Education Ministry to finalize reforms plan in 2018



Sun, 10 Sep 2017 - 10:10 GMT


Sun, 10 Sep 2017 - 10:10 GMT

Minister of Education Tarek Shawki – File Photo

Minister of Education Tarek Shawki – File Photo

CAIRO – 10 September 2017: Minister of Education Tarek Shawki presented on Sunday the ministry’s plan to develop the education system in Egypt to the committee in charge at the parliament. The minister announced the plan in a press conference Tuesday.

The ministry aims to finalize the new system by October 2018. The system includes changing the Thanaweya Amma system which in turn requires the Supreme Council of Universities to change the admission requirements for each school.

Thanaweya Amma is the third and final year of high school which qualifies students for colleges. Students’ grades have been concentrated in final exams only, making their total score the only determinant for their admission in different colleges which set the minimum required scores without any admission tests or personal interviews.

The ministry plans to make students take multiple exams, while preserving the booklet format, implemented in the academic year 2016-2017, which had almost eradicated cheating, common in the former format based mainly on essay questions easily predicted.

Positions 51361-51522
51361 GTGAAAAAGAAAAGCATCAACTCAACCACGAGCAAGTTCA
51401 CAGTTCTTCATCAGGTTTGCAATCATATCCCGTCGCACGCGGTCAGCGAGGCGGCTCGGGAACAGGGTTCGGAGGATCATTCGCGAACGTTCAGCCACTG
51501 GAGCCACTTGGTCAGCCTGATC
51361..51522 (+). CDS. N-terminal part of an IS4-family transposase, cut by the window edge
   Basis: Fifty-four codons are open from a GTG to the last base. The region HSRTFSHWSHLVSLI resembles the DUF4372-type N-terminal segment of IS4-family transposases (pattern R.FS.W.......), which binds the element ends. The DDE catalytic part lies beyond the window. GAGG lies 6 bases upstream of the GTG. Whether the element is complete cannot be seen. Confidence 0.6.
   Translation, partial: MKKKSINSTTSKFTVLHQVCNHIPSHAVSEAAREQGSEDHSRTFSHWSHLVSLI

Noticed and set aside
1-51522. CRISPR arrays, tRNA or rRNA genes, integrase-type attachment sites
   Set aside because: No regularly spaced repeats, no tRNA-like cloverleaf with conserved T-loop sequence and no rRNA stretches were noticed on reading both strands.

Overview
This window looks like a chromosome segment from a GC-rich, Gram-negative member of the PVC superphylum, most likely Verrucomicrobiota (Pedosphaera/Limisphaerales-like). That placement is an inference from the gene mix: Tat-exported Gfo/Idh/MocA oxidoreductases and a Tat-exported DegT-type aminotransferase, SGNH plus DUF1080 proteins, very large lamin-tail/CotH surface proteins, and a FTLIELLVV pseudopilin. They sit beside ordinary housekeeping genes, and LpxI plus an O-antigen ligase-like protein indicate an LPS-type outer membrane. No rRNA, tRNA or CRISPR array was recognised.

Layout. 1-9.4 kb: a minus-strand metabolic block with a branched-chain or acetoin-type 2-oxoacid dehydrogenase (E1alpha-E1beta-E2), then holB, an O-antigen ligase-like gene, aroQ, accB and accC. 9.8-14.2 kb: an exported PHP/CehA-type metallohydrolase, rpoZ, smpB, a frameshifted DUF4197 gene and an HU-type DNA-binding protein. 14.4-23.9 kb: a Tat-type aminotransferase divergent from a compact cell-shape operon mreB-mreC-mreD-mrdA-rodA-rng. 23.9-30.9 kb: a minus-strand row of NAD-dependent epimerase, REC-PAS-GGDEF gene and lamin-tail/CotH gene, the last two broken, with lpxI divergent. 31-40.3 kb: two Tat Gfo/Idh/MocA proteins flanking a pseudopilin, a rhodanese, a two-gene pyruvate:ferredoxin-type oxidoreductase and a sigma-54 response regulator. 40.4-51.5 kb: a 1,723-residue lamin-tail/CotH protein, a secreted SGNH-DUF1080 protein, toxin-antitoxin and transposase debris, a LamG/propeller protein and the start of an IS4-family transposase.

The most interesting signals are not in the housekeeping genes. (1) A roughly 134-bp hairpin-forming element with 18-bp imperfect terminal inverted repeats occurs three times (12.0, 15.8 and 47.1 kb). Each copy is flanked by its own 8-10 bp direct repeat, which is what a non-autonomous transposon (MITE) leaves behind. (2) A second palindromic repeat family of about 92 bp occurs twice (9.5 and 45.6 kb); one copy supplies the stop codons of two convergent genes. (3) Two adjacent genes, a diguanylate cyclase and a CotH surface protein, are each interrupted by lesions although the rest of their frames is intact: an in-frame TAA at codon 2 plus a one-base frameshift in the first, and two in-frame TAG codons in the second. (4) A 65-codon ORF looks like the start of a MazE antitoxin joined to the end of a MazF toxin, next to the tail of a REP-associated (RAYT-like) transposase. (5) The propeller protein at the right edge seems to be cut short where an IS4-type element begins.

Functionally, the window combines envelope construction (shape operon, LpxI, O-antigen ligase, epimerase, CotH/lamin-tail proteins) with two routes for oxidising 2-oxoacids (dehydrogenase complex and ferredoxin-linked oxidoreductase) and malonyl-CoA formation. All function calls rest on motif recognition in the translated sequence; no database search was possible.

That format required pre-dominantly memorization rather than comprehension of the curriculum, which had created a huge informal sector of private lessons taught by school teachers who often purposefully neglected their role in class in order to push students to take such lessons.

The booklet format contains only MCQs and short answer questions to be answered in one exam sheet, unlike the older format comprising an answer sheet in addition to the questions sheet.

Teachers of Thanaweya Amma would receive different training from the one delivered to teachers in primary and middle schools. What’s more, the contracts and administrative affairs of teachers would be restructured to improve their living and professional conditions.

The ministry is also working on preserving its financial resources by shifting into a digital format of the curriculum saving the costs of printing books. In addition, children of martyrs or inured officers would be exempted from tuition fees in public schools.



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